‘Leave those genes alone’: Activists worldwide expose the GMO industry risks
Although taking genes from one species and putting them into a plant sounds exciting, controversy abounds over the use of genetically modified organisms (GMOs).
In 1994, the ‘Flavr Savr’ tomatoes hit US supermarkets, with growers promising they would last longer thanks to genetic manipulation. Despite being withdrawn three years later, they paved the way for future genetically altered foods.
Today, 28 countries produce soy, corn, wheat, sugar beets, tea, apples, and many other seeds and plants. The manufacturers of GMO claim they have various benefits. These include tolerance to drought or floods, resistance to pests and chemicals, or higher nutritional value. Transgenic advocates also say biotech crops are a viable solution to alleviate the global food crisis.
However, consumers the world over have been raising doubts over impact GMOs have on human health and the environment, questioning whether biotech giants seek to feed the hungry, rather than their profits.
Indian farmers in danger
Activists in India sounded the alarm after a spate of suicides among cotton farmers, forced into debt by GM seed producers, like Monsanto. Every year, thousands of growers take their lives after failing to cultivate GM seeds, unsuitable for their area. “They don’t tell the farmer you can’t save the seed,” says a prominent environmentalist Vandana Shiva.
While industry takes a toll on local farmers, activists fear it can also deprive the region of its endemic seeds. To conserve the seed diversity, Vandana Shiva keeps nearly 2,500 varieties of different crops in a bank of “forgotten food.”
Risks to traditional agriculture
Opposition to GMO also gains momentum in countries, where commercial cultivation of transgenic crops is still banned. Welsh farmers fear experiments with genetically improved crops will cross contaminate conventional ones.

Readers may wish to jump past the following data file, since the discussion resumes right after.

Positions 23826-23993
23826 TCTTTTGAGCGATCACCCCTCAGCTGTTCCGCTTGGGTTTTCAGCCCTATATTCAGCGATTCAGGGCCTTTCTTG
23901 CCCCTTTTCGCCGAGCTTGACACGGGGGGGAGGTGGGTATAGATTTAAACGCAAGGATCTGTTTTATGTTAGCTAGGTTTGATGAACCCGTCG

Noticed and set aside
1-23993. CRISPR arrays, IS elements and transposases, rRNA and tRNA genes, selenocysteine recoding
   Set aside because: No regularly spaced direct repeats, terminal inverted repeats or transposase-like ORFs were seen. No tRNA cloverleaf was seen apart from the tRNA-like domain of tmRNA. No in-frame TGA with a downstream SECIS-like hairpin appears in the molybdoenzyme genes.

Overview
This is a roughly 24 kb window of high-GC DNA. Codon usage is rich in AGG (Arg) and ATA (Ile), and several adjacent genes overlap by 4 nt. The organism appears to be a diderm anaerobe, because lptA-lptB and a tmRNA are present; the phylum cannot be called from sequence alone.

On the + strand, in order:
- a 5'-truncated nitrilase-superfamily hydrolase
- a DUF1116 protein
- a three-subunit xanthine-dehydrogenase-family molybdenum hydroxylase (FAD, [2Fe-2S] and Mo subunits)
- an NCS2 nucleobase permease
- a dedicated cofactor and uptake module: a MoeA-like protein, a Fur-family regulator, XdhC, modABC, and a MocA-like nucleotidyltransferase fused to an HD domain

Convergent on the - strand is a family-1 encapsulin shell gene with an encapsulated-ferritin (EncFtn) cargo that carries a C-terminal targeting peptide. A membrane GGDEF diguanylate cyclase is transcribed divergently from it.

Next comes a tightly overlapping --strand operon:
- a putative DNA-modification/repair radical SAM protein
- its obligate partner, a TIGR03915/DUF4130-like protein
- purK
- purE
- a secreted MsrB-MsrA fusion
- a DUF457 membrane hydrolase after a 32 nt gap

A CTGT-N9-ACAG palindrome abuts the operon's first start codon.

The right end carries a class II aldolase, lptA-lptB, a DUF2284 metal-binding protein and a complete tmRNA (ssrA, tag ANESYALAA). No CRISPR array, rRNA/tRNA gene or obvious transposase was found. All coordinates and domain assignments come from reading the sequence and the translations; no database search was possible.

But it’s not only GMOs that pose a risk to traditional agriculture: glyphosate-based weed killers are increasingly popular in non-GMO production, as well.
Glyphosate is best known as the active compound of Monsanto’s Roundup, one of the world’s most widely used herbicides. In 2015, the World Health Organization’s cancer body listed glyphosate as a possible carcinogen. With the spread of herbicide-tolerant crops, more resistant weeds developed, eventually leading to the increased use of herbicides , sold by the same companies that sell GM crops.
Beware of GM & glyphosate
As the largest GM producer, the US is also home to a powerful anti-transgenic movement. An activist group ‘Moms across America’ demands manufacturers place warning labels on food containing genetically engineered ingredients and chemicals, such as glyphosate. “The fact is if we don’t put the welfare of our children first, before profit, we will destroy our future,” the leader Zen Honeycutt says.
For more on the hazards of GMOs and the agrochemical industry, watch ‘The Peril on Your Plate ’ on RTD documentaries.